Ni:35.0 Ne:35.0 Si:20.0 Se:5.0 Ti:20.0 Te:5.0 Fi:50.0 Fe:20.0 As you can see, we get a correct Fi-Ne-Si-Te stack, and we can easily identify the dominant function. For friends of Beebe's 8 function model, both the inferior and the PolR function have the lowest scores. Also, the intuition and feeling preferences are clearly visible, even with function that are not in INFP's stack.
So far, my model doesn't diverge from a classic function interpretation. The interesting part is how it behaves when someone doesn't have clear preferences. Let's take a MBTI forum classic: INTx. We get the following stack: Ni:42.5 Ne:27.5 Si:27.5 Se:12.5 Ti:42.5 Te:27.5 Fi:27.5 Fe:12.5 I, N and T preferences are still clearly visible, but a stack pattern isn't easily identified anymore. As expected, we get Ni and Ti as top 2 functions, however it's quite hard to identify which one is now tertiary, as there are 4 functions with the same value. Even though it is a somewhat constructed example, it still shows how things can be complicated, and how odd stacks can still give valuable information about type.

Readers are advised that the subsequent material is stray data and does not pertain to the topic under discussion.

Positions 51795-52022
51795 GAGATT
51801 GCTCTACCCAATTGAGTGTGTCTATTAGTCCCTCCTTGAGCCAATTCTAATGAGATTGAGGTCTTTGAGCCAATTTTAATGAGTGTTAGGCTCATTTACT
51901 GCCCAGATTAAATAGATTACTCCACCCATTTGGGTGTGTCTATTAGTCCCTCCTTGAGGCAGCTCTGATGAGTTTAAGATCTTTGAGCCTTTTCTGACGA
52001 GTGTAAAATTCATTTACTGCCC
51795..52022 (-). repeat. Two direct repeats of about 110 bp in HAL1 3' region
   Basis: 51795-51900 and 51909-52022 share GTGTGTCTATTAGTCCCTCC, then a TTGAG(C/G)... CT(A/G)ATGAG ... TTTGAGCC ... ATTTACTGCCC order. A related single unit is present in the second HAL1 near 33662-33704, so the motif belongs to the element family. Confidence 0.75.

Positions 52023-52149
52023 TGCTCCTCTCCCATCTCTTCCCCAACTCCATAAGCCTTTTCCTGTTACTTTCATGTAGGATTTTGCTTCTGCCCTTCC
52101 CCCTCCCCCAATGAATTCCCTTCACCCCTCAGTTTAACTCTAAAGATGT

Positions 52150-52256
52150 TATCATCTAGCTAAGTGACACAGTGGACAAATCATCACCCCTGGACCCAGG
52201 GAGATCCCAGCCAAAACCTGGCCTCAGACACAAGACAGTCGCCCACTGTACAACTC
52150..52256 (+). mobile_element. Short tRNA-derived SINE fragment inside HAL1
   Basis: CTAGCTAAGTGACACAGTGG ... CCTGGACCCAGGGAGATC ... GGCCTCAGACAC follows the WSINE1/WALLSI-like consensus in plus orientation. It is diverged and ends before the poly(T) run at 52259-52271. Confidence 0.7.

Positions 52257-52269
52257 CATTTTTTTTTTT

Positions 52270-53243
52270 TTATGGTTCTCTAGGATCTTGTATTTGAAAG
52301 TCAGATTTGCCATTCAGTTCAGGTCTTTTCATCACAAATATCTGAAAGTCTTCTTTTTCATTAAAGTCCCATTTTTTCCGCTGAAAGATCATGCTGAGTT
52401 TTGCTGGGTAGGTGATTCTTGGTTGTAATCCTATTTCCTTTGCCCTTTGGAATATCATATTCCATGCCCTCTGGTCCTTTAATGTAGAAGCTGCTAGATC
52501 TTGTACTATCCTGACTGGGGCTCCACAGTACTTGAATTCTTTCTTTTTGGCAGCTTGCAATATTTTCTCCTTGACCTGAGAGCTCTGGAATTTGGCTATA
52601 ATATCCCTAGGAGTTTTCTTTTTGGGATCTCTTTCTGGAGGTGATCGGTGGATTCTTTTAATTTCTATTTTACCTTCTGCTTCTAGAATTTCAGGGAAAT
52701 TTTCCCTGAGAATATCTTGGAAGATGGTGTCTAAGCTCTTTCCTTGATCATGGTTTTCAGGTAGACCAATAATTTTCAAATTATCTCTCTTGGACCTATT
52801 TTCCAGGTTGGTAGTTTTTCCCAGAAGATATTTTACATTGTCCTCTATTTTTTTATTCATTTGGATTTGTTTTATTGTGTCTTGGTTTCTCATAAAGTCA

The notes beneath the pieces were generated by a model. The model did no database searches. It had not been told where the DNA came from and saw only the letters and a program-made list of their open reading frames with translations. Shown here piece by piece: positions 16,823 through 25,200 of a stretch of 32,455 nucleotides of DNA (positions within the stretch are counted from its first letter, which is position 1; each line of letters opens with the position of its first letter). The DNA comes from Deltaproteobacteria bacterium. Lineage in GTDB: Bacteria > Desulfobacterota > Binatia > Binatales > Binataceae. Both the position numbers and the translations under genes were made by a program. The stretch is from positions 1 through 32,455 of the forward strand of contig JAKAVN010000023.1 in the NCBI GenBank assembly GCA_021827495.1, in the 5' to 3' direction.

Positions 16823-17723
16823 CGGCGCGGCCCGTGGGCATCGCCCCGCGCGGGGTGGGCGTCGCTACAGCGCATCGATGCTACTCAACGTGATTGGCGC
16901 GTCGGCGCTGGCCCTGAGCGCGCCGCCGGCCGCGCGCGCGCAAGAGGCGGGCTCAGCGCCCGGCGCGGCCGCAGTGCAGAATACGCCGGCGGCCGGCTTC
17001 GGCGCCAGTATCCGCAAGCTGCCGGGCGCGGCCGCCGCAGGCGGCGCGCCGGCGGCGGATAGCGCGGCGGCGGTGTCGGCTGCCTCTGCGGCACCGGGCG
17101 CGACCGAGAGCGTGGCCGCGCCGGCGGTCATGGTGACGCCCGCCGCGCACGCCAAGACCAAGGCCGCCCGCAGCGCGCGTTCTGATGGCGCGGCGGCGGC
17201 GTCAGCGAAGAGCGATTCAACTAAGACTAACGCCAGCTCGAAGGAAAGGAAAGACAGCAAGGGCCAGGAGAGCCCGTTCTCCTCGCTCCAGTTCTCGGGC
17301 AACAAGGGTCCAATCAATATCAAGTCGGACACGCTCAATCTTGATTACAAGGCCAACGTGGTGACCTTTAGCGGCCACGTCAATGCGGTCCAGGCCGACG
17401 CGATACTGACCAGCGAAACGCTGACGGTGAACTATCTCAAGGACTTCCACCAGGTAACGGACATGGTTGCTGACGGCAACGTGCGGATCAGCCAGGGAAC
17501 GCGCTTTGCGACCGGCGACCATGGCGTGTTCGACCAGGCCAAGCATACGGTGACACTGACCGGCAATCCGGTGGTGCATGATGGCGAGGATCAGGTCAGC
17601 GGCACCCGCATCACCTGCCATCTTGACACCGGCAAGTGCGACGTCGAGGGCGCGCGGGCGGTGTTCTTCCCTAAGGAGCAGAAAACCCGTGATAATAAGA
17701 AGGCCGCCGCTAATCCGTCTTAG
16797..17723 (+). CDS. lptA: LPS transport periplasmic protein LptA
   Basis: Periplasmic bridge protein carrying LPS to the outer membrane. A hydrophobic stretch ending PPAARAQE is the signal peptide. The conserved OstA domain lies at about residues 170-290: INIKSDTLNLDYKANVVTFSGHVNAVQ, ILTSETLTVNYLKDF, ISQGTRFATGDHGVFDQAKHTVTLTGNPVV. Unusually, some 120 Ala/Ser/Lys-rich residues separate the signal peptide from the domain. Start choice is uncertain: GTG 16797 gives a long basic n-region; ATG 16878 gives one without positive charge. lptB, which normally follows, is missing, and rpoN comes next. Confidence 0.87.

Last example: 72% I, 82% N, 65% F, 55% P. Results in Ni:34.7 Ne:29.6 Si:25.4 Se:20.3 Ti:29.3 Te:21.2 Fi:33.8 Fe:25.7 . The classic INFP Ni dom. However when doing some math, the I, N and F preferences are still clearly visible. If this were actual results of Nardi's CF test, it would correctly return INFP as type, as Fi+Ne>Ni+Fe, however the T and J influences are also clearly visible with strong Ni and Ti.

That was my own take on Vendrah's open function stacks. The system is somewhat complicated, but properly interpreted, it may also help someone to find his type by giving a way to interpret results that don't line up with classic function stacks. Keep in mind that test results follow a normal distribution for each dichotomy scale, so results close to the middle are actually very common. Also, this might explain why there's little evidence for strict function stacks in empirical studies: Most people don't have a strong preference for one of the two sides of a scale, middle results are common, and this also messes with the functions. Forum-typical cases like Ni-Ti can be interpreted in a different, easier way than "looping INFJ/ISTP".